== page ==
In order to deal with above mentioned challenges, it is essential for researchers in participatory development to reflect on their position throughout the process [5], as the decision-making process resided ultimately with the researchers. Therefore, we kept a logbook of all feedback and input of stakeholders we received on both process and content, and we held an ongoing dialogue with our CoP participants about the choices we made [7]. This made it possible to adjust the process or the group of involved stakeholders.

A follow up study presently focuses on how CURA can best be implemented in various care settings in which palliative care is given (such as hospices, care homes, hospitals and home care). Furthermore, this follow up study assesses the effectivity of CURA once it is implemented and used on a structural basis within the organization. Does CURA indeed help to foster moral competence and moral resilience, as envisioned [17]?

CURA is specifically developed for nurses and nurse assistants working in palliative care [17]. However, other healthcare professionals and other domains of healthcare have also shown interest in CURA. More research is needed to establish whether CURA is applicable in these other contexts and if so, whether this requires adaptations to the present design.


We used a participatory development design to develop a low threshold ethics support instrument for palliative care, called CURA. Working in collaboration with end users and other stakeholders has helped to meet the needs of end users, to refine the instrument and to overcome limitations of existing clinical ethics instruments.

We have developed the instrument in three phases: (1) Identifying Needs, in which we assessed the scope of moral issues, available ethics support and needs of end users; (2) Development, in which we developed the instrument in iterative co-creation with stakeholders and (3) Dissemination, in which we paved the way for future dissemination and implementation of CURA.

Throughout the entire development process we worked with a Community of Practice, that provided us with a platform for sharing different perspectives and sources of knowledge and has created momentum and a support base for implementation of CURA.

Follow up studies focus on the implementation of CURA in different settings of (palliative) care and on the effects of CURA on the moral competences and moral resilience of health care professionals.

Availability of data and materials

The datasets generated and analyzed during the current study are available from the corresponding author on reasonable request. The CURA handout and manual are available free of charge from the corresponding author.


  1. Donetto S, Pierri P, Tsianakas V, et al. Experience-based co-design and healthcare improvement: realizing participatory design in the public sector. Des J. 2015;18(2):227–48.

    Google Scholar 

  2. Langley J, Wolstenholme D, Cooke J. ‘Collective making’ as knowledge mobilisation: the contribution of participatory design in the co-creation of knowledge in healthcare. BMC Health Serv Res. 2018;18:585.

    Article  Google Scholar 

  3. Rycroft-Malone J, Burton CR, Bucknall T, et al. Collaboration and co-production of knowledge in healthcare: opportunities and challenges. Int J Health Policy Manag. 2016;5:221–3.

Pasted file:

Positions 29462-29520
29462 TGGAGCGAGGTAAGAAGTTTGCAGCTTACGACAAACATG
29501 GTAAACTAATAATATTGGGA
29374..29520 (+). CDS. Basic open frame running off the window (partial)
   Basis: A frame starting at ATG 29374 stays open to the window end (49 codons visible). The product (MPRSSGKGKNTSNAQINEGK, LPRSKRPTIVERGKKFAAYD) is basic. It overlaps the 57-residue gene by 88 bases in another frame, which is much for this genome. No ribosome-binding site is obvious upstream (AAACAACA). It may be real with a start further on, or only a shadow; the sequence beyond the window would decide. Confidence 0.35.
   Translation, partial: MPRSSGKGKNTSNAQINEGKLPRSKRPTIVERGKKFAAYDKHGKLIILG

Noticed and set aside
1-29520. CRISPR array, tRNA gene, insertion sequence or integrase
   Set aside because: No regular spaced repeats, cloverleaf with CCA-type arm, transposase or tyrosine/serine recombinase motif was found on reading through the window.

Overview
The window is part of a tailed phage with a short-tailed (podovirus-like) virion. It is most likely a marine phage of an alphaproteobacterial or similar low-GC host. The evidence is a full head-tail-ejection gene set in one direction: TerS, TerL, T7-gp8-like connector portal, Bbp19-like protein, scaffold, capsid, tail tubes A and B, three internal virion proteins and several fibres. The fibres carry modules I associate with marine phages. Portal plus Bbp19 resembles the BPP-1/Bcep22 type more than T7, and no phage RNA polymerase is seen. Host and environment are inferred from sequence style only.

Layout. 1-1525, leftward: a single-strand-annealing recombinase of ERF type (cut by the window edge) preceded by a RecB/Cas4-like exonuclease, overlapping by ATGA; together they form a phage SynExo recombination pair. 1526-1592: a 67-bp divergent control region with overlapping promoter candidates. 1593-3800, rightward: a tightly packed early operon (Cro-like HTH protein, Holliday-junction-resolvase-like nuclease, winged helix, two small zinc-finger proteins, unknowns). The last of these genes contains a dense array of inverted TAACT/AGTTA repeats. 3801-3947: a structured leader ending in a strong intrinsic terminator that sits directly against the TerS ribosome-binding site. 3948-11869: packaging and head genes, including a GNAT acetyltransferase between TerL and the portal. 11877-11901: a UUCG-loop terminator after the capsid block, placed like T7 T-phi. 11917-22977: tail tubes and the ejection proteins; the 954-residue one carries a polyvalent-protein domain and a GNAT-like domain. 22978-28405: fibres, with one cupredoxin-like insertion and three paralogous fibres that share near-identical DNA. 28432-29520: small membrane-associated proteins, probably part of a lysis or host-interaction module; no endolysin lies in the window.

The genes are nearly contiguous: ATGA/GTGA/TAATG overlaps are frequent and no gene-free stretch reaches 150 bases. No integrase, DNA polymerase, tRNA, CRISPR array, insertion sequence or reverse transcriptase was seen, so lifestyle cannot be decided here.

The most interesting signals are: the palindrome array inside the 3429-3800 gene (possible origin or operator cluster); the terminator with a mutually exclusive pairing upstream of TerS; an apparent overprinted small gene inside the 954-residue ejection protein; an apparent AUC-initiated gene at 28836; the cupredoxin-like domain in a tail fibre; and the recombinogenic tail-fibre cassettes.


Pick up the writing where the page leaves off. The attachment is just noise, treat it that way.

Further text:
Article  Google Scholar 

  4. Boaz A, Hanney S, Jones T, et al. Does the engagement of clinicians and organisations in research improve healthcare performance: a three-stage review. BMJ Open. 2015.

    Article  Google Scholar 

  5. Goodyear-Smith F, Jackson C, Greenhalgh T. Co-design and implementation research: challenges and solutions for ethics committees. BMC Med Ethics. 2015;16(1):1–5.

    Article  Google Scholar 

  6. Steen M. Virtues in participatory design: cooperation, curiosity, creativity, empowerment and reflexivity. Sci Eng Ethics. 2013;19(3):945–62.

    Article  Google Scholar 

  7. Abma TA, Cook T, Rämgård A, Kleba E, et al. Social impact of participatory health research: collaborative non-linear processes of knowledge mobilization. Educ Action Res. 2017;25(4):489–505.

    Article  Google Scholar 

  8. Noergaard B, Sandvei M, Rottmann N, et al. Development of a web-based health care intervention for patients with heart disease: lessons learned from a participatory design study. JMIR Res Protoc. 2017;6(5):e7084.

    Article  Google Scholar 

  9. Dearden A, Rizvi H. Participatory design and participatory development: a comparative review. In: PDC'08: experiences and challenges, participatory design conference, Indiana University, Bloomington, Indiana, USA, 2008. 2008. pp. 1–4

  10. Schofield G, Dittborn M, Huxtable R, et al. Real-world ethics in palliative care: a systematic review of the ethical challenges reported by specialist palliative care practitioners in their clinical practice. Palliat Med. 2021;35(2):315–34.

    Article  Google Scholar 

  11. Maffoni M, Argentero P, Giorgi I, et al. Healthcare professionals’ moral distress in adult palliative care: a systematic review. BMJ Support Palliat Care. 2019;9(3):245–54.

    Article  Google Scholar 

  12. Frey R, Robinson J, Wong C, et al. Burnout, compassion fatigue and psychological capital: findings from a survey of nurses delivering palliative care. Appl Nurs Res. 2018;2018(43):1–9.